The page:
During the night it poured rain. This morning the rain turned to sleet, snapping sharply against the darkened windows. Then it switched to snow, for more variety. Now it’s just flurries, but with the sun shining warmly on the whole soppy mess.
Like the weather, I’m off-kilter. Not sad or blue or irritable, but not settled and contented, either. I feel itchy in my skin. I want to write but it requires too much focus. I blame my lack of focus on the children and housework, but that’s not exactly fair. I make time for what’s important. I could have gotten up at five to write if I really wanted to.
This afternoon I was sitting at my desk when the phone rang. It was a girlfriend calling the Jennifer Knows Everything About Parenting Teenagers (Ha-Ha) Hotline. We talked about wily, overconfident boys and their astounding ability to foist responsibility on anyone but themselves, and I passed her a virtual needle and said, Burst his damn bubble (but not in those exact words), and then I said, “Hey, I gotta go for a minute—can I call you right back?” because the melting snow was sparkling and the snow was falling and I just had to take some pictures.
The deck furniture is scattered all over the porch. Every time I look out the window, I feel like I’m seeing an echo of my mind. Haphazard. Cluttered. Idle.
There won’t be a quotidian today. Supper will be soup and crackers, and it will be at bedtime instead of a decent hour because of my daughter’s choir rehearsal. I’ll probably knit when I should be taking notes for my next post, or maybe I’ll read a magazine instead of the book that I already started. I’ll let the fire go out and then shiver because it’s cold. I’ll stress about the busy weekend and wish for things I can’t have and make chocolate cookies even though a grapefruit is all the snack I need.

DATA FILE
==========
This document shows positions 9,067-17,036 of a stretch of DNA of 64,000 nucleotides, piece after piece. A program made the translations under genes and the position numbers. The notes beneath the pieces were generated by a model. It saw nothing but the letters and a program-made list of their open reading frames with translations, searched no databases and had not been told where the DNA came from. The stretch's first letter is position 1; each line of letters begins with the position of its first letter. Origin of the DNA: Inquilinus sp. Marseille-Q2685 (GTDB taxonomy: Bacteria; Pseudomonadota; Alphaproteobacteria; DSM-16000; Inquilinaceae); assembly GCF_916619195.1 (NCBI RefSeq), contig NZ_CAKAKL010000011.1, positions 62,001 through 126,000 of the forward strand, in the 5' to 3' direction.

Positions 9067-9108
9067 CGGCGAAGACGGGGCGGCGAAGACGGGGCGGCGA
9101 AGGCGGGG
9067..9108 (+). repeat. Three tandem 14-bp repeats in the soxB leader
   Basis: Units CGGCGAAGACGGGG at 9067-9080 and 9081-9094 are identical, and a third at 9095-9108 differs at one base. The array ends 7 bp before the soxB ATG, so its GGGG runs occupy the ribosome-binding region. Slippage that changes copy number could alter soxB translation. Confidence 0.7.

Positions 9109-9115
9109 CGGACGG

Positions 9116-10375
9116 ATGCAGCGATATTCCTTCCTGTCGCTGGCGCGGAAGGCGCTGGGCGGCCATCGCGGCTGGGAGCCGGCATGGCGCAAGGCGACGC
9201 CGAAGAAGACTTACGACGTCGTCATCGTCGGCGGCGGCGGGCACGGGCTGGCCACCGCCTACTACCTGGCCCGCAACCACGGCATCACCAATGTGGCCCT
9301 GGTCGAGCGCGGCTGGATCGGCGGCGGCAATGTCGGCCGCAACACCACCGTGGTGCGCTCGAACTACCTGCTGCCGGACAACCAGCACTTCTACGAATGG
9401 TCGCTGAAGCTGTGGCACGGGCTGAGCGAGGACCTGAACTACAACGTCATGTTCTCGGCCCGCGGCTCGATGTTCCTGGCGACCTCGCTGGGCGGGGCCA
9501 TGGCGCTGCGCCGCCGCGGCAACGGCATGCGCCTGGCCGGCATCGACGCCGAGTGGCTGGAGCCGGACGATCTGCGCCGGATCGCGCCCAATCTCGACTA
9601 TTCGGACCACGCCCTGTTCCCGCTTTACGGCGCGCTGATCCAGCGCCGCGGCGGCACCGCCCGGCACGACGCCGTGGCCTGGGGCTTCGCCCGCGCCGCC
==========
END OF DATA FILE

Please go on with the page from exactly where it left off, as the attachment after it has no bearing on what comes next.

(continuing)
Is it possible to be traumatized by the weather?
This was the thought that crossed my mind the other day. I think the answer might be yes. I enjoy winter, but only up to a point. After that point (January 31, perhaps?) the bitter temps, the snow and ice, the mud, and the short days start to feel less like sweet love pats and more like harassment. I am worn down and battered. One more soggy mitten and I’ll scream.
Our neighbors’ sheep are starting to lamb. Lambs. Now there’s a cheerful thought. Lambs mean Easter and daffodils, yellow-green grass and seedlings, asparagus and chocolate peanut butter eggs, and bare feet and warm dirt.
Not just yet, I know, but soon.
‘Tis lambing season. We’re going to make it.